A lot of people would say that ego can work its way into the rock climbing community as well, what’s the difference?
It’s a different type of ego. Your opinion of when something is funny and my opinion of when something is funny is different and neither of us is right. When someone finishes a 5.14d, they feel good and they should. Because they accomplished something difficult. Which reminds me about a really severe injury where I broke my talus bone which connects your ankle and heel. After the surgery, I was on such intense pain meds that I couldn’t sleep for two weeks and then I couldn’t walk for about five months.
About a month after I started walking, I went on a trip to Colorado. That trip killed my ego. I had a rough time. We were going to do Diamond’s Casual route (Trad 5.10a Grade IV) because all three of my rock climbing partners had gotten injured that year and we were going to buck up and do the Diamond as a celebration send. I could not even get up to Upper Chaos (Upper Chaos Bouldering). It was so hard.
That trip taught me where “try hard” comes from. There’s a traverse there called the Girlfriend Traverse, which starts as a V7/V8, and then transitions into The Kind which is only a V5. It was the end of the day and I was bearing down on these credit card crimps, doing techy moves while my fingers split open and started bleeding. I bust out to this gaston sloper and I finally hit it. I was screaming the entire time and it was the first moment I could feel the energy being sucked from my gut. At the top, I meant to move my foot over but my entire body just collapsed. I had used all of my energy. That moment of awareness made me realize that if I push myself hard enough, even if i scream in agony and bleed, but stay focused, I can freakin’ try-hard and succeed.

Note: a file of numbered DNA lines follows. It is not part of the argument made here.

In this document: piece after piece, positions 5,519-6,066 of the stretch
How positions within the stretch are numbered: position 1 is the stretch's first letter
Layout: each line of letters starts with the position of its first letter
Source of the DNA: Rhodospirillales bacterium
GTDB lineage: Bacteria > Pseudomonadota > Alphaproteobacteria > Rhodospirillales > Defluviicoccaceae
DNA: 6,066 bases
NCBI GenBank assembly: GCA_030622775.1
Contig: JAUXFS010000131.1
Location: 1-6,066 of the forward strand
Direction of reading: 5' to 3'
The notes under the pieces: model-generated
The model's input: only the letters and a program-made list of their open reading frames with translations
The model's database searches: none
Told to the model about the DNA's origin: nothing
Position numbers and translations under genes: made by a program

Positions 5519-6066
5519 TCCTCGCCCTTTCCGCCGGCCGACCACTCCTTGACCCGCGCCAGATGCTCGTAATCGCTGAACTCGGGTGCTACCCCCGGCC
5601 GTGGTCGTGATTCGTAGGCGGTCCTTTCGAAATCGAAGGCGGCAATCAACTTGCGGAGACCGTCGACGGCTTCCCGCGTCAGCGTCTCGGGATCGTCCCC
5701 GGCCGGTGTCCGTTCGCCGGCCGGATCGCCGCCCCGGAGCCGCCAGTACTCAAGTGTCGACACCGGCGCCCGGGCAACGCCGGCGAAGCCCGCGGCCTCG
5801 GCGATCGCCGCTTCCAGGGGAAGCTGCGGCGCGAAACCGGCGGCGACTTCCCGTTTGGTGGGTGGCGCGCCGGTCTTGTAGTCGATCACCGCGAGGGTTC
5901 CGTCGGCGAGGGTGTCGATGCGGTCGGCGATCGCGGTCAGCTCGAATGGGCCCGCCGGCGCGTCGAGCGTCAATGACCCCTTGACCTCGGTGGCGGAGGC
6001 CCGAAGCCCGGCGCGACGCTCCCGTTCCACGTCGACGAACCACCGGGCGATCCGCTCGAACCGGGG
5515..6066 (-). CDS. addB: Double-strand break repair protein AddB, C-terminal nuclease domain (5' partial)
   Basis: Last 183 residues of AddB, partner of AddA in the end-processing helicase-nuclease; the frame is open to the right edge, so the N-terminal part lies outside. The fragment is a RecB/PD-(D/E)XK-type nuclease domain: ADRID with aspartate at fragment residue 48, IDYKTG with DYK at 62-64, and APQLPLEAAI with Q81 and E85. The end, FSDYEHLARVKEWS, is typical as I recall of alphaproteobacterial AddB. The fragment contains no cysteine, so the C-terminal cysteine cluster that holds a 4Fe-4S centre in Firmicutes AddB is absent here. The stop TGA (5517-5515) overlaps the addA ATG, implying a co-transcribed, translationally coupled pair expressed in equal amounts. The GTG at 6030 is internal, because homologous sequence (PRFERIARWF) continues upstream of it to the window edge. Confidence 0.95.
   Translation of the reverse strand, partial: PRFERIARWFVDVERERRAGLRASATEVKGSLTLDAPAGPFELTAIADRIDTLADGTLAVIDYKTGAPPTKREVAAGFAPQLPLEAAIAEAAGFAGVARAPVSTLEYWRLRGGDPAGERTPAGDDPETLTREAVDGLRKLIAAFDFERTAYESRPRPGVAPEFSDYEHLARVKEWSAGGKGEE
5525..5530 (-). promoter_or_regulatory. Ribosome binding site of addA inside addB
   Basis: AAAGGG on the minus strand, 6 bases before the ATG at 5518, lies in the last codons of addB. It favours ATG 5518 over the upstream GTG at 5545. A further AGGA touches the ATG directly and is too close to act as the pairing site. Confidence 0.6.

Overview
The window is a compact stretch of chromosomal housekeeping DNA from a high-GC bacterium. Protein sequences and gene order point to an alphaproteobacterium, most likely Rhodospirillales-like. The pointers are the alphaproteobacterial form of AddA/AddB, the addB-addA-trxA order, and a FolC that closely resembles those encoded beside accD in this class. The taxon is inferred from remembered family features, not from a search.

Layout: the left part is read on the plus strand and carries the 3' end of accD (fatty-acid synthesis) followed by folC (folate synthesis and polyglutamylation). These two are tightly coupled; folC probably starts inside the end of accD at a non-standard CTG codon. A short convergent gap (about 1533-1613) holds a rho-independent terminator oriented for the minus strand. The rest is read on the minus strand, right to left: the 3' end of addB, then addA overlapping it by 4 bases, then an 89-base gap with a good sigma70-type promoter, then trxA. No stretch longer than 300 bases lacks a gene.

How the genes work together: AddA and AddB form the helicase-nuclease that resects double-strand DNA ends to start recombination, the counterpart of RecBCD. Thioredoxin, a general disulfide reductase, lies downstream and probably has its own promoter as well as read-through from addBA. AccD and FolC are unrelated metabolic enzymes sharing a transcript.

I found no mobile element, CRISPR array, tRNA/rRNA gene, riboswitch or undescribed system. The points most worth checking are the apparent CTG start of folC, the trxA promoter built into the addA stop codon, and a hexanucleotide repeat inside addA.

How has your experience in the performing arts carried over to rock climbing?
What I’m really interested in right now is the crossover between movement in an expressive way and movement in an athletic performance way. I love how much cross over there is between ballet and rock climbing. Executing a tendu in ballet, which is keeping your toes touching the floor with a leg stretched out away from the body, is just like how we toe into a hold. And the plie, which is bending both knees and straightening them again while keeping feet firmly on the ground, is literally the basic mechanics of a dyno, while executing it on a wall.
How can I take these creative techniques and then apply them to a sport? Rock climbing, which is a very expressive, individual sport, encourages creative improvisational skills similar to a dance routine.